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able acquaintance advantage affairs afterwards American answer appeared arrived Assembly attend began Boston brought called carried character colonies common conduct continued conversation desired Edited employed England English expected experiments father fire formed Franklin French friends gave give given governor hands horses hundred improved instructions intended interest keep kind learned leave length letters lived London master means mentioned mind natural never observed obtained occasion officers opinion Pennsylvania perhaps person Philadelphia poor pounds practice present printed proposed province published Quakers reason received respecting says seemed sent shillings sometimes soon Street success taken things thought tion told took turned virtue wagons writing wrote York young
Page 84 - Seest thou a man diligent in his calling, he shall stand before kings, he shall not stand before mean men...
Page 201 - Blessing of Heaven; and therefore ask that Blessing humbly, and be not uncharitable to those that at present seem to want it, but comfort and help them. Remember Job suffered, and was afterwards prosperous. And now to conclude, Experience keeps a dear School, but Fools will learn in no other...
Page 87 - It was about this time I conceiv'd the bold and arduous project of arriving at moral perfection. I wish'd to live without committing any fault at any time ; I would conquer all that either natural inclination, custom, or company might lead me into. As I knew, or thought I knew, what was right and wrong, I did not see why I might not always do the one and avoid the other.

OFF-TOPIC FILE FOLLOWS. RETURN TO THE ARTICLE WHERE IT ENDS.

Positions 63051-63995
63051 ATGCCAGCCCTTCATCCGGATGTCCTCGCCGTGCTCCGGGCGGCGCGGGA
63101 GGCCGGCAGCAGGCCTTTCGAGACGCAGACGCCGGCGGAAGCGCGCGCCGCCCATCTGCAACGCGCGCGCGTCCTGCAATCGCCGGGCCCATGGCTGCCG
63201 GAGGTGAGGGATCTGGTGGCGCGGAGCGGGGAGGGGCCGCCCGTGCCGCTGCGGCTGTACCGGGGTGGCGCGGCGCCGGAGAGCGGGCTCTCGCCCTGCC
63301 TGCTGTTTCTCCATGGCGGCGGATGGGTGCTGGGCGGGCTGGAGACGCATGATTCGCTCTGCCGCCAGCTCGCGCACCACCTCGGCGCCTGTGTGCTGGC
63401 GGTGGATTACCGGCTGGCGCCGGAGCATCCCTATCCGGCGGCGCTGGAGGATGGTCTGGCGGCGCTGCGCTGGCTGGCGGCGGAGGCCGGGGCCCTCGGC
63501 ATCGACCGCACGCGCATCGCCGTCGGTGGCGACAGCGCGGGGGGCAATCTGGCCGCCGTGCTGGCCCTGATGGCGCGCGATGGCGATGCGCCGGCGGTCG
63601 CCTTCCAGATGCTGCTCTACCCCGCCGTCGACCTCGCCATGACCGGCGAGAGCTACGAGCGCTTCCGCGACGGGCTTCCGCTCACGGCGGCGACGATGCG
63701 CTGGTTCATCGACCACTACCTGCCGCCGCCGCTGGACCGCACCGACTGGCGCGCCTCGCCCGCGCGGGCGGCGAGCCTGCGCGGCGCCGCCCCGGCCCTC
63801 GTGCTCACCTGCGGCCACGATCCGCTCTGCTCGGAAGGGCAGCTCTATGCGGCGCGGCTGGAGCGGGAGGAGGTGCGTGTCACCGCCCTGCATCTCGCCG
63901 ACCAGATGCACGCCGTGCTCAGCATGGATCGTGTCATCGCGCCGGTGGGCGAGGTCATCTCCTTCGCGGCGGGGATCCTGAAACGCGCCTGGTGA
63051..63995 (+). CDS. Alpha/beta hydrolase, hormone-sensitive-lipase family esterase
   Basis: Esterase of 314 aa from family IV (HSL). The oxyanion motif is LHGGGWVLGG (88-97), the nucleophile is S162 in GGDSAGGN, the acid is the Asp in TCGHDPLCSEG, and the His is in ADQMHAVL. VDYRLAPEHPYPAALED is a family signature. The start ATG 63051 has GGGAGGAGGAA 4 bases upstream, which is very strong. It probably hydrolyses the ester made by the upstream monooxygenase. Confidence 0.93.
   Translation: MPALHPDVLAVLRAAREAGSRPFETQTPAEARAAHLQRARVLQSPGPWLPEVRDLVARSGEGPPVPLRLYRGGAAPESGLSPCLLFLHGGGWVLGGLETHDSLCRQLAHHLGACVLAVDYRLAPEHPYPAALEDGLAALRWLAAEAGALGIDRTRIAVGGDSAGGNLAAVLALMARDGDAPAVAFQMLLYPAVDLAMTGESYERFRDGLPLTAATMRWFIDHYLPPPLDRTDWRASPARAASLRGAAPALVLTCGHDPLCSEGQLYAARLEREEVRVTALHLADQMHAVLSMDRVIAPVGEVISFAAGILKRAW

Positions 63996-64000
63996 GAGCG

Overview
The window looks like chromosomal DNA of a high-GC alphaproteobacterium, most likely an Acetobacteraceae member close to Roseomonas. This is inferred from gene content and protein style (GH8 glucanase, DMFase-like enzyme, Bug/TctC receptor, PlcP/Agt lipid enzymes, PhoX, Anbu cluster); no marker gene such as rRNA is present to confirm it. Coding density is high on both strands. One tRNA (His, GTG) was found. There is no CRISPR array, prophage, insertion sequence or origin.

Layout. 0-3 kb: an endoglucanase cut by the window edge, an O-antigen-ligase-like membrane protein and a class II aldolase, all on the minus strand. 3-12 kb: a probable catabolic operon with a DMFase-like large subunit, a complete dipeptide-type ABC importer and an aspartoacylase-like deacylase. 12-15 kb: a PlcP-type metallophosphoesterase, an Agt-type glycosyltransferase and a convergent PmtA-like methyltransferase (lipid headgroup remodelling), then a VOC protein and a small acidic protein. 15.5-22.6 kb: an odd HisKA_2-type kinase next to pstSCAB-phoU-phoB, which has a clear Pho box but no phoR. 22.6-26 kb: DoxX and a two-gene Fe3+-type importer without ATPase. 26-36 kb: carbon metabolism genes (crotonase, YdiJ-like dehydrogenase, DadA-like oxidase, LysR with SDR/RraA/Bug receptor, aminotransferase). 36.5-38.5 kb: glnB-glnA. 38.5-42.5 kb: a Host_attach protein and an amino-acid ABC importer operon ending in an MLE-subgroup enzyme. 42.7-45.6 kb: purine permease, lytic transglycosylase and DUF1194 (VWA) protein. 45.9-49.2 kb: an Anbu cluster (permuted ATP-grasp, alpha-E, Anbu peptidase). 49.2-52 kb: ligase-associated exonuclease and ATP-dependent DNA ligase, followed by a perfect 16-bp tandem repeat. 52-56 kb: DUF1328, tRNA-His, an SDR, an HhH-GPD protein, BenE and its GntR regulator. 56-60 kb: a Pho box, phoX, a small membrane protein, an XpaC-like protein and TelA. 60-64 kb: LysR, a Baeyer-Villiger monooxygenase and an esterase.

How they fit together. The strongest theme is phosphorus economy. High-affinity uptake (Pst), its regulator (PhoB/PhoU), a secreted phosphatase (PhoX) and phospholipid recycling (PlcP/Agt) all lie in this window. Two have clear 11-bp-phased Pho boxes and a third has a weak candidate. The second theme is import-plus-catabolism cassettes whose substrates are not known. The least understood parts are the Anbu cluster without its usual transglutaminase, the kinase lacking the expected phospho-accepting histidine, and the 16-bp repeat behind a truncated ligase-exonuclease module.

Page 201 - A little neglect may breed great mischief; adding, for want of a nail the shoe was lost ; for want of a shoe, the horse was lost ; and for want of a horse the rider was lost...
Page 15 - I took some of the tales and turned them into verse; and, after a time, when I had pretty well forgotten the prose, turned them back again. I also sometimes jumbled my collections of hints into confusion, and after some weeks endeavored to reduce them into the best order before I began to form the full sentences and complete the paper.
Page 199 - How much more than is necessary do we spend in sleep, forgetting that The sleeping Fox catches no Poultry, and that There will be sleeping enough in the Grave, as Poor Richard says.
Page 99 - And to this habit (after my character of integrity) I think it principally owing that I had early so much weight with my fellow-citizens when I proposed new institutions, or alterations in the old, and so much influence in public councils when I became a member; for I was but a bad speaker, never eloquent, subject to much hesitation in my choice of words, hardly correct in language, and yet I generally carried my points.
Page 88 - Speak not but what may benefit others or yourself; avoid trifling conversation. 3. ORDER. Let all your things have their places; let each part of your business have its time. 4. RESOLUTION. Resolve to perform what you ought; perform without fail what you resolve. 5. FRUGALITY. Make no expense but to do good to others or yourself; ie, waste nothing.
Page 199 - Lost Time is never found again; and what we call Time enough, always proves little enough: Let us then up and be doing, and doing to the Purpose; so by Diligence shall we do more with less Perplexity. Sloth makes all Things difficult, but Industry all easy...
Page 18 - ... present opinions, modest, sensible men, who do not love disputation, will probably leave you undisturbed in the possession of your error. And by such a manner, you can seldom hope to recommend yourself in pleasing your hearers, or to persuade those whose concurrence you desire.